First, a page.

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2 of 2 people found the following review helpful By Zenrox33 on April 20, 2013
Format: Audio CD Verified Purchase
Genius, Mr. Trance Blues, worth years of repeat listening, all of his music is GENIUS. Get as much of his music as possible! he will take deep inside your true dear self.
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2 of 2 people found the following review helpful By Blues411 on April 2, 2013
Format: Audio CD
Always expanding the borders and our expectations of what modern blues music can be, Otis Taylor has given us a thoughtful and dynamic release with "My World Is Gone" featuring Mato Nanji.

Starting with the title track we have a soft but driven track that features Mato Nanji on some beautiful lead guitar while sharing lead vocals with Mr. Taylor. It is a story of how the Native Americans world has vanished and may very well never return. Beautiful fiddle work by Ms. Anne Harris creates a wind like lightness to this track and in doing so she allows the other artists use her sound to attach their individual contributions to the base she has constructed making for a wonderful feel and ride.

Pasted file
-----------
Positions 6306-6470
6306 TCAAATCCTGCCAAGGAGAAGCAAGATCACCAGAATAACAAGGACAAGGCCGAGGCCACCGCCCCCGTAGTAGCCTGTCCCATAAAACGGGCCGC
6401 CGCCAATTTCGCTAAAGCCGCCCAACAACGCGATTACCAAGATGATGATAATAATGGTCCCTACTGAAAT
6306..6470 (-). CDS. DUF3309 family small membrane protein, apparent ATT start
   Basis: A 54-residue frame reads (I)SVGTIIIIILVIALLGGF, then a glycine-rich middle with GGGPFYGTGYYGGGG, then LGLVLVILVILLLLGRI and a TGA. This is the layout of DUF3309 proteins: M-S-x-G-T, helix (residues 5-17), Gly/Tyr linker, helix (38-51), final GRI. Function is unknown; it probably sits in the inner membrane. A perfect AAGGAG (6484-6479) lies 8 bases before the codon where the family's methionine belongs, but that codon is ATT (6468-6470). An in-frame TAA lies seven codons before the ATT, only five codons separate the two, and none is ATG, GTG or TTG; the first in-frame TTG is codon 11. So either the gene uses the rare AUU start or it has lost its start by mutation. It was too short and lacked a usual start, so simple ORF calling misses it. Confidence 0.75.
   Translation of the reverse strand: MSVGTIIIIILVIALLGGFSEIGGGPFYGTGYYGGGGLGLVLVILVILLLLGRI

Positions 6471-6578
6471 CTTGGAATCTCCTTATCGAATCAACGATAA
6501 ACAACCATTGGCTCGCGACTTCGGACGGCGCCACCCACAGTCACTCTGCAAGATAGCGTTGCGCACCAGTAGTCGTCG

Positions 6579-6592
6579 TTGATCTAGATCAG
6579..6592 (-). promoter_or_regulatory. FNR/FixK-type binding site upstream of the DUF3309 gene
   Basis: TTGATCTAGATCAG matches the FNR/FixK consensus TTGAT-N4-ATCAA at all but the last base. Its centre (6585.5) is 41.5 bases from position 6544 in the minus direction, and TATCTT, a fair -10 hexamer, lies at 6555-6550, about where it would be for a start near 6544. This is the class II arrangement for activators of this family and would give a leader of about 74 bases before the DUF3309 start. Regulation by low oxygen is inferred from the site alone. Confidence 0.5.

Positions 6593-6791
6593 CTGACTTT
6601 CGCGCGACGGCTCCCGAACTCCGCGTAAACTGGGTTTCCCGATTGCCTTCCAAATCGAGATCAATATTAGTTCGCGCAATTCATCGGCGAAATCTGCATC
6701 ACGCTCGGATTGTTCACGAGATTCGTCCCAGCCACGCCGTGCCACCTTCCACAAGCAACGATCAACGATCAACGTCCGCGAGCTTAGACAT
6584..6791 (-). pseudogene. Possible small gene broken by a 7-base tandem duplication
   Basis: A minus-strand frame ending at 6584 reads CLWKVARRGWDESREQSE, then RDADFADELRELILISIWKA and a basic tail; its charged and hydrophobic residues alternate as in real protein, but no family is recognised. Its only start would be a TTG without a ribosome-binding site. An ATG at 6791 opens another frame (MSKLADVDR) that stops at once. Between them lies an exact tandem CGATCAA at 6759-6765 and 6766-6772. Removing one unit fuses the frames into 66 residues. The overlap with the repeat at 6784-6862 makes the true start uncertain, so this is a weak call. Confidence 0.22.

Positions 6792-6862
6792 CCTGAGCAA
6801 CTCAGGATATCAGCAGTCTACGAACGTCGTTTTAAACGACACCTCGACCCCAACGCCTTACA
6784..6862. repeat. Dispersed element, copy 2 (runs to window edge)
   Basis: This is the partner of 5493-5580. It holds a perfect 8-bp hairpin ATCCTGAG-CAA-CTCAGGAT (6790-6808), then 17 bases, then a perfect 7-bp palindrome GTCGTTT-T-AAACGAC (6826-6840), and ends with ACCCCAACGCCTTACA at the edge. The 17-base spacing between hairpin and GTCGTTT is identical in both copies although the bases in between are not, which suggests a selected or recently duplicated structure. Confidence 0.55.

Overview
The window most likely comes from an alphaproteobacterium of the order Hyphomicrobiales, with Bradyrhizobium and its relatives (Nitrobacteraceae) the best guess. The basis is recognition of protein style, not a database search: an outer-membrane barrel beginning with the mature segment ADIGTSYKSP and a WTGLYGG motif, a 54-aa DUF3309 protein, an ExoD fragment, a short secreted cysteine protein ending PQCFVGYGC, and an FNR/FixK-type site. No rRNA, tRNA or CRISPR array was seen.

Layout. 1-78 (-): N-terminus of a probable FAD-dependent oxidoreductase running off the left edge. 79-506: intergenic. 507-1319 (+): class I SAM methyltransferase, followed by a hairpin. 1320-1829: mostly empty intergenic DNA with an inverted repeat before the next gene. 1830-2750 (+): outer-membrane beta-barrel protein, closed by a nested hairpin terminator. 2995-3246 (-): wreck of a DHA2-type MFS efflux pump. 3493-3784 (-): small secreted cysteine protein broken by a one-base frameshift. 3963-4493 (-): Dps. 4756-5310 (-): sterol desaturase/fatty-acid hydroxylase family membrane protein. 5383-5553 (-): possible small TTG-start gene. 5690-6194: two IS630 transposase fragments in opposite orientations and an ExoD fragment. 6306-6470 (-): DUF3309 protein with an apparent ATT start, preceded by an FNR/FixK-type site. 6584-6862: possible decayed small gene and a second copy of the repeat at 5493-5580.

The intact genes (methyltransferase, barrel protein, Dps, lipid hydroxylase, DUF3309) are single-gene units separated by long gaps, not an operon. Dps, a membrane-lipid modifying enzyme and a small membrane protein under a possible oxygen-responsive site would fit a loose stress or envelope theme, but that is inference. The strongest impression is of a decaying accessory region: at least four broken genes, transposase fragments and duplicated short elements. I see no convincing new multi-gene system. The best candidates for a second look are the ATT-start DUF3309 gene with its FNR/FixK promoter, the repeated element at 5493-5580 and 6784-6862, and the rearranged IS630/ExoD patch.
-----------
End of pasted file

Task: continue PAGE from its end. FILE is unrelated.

"Lost My Horse" is a throbbing bass driven depiction of a Navajo man who loses his horse due to over consumption of alcohol. The bass is provided by Mr. Todd Edmunds, and the drumming of Mr. Larry Thompson accentuates that pulsing bottom end, as Mr. Nanji displays some fiery guitar work in a very familiar pattern that Mr. Taylor's fans will recognize.

Mr. Taylor has been a proponent in reclaiming the banjo as an African instrument, and this release provides a solid ground for it's greater acceptance in the blues world as well. "The Wind Comes In" is a tightly constructed amalgam of an older style banjo tune with Mr. Taylor's' iconic `trance blues' music. It has created an interesting juxtaposition between the ultra-modern ripping guitar work against the softer old world sound of the banjo and they compliment each other very well. This is true blues for the twenty-first century and beyond.

Speaking of blues into the future, I must visit the track "Huckleberry Blues".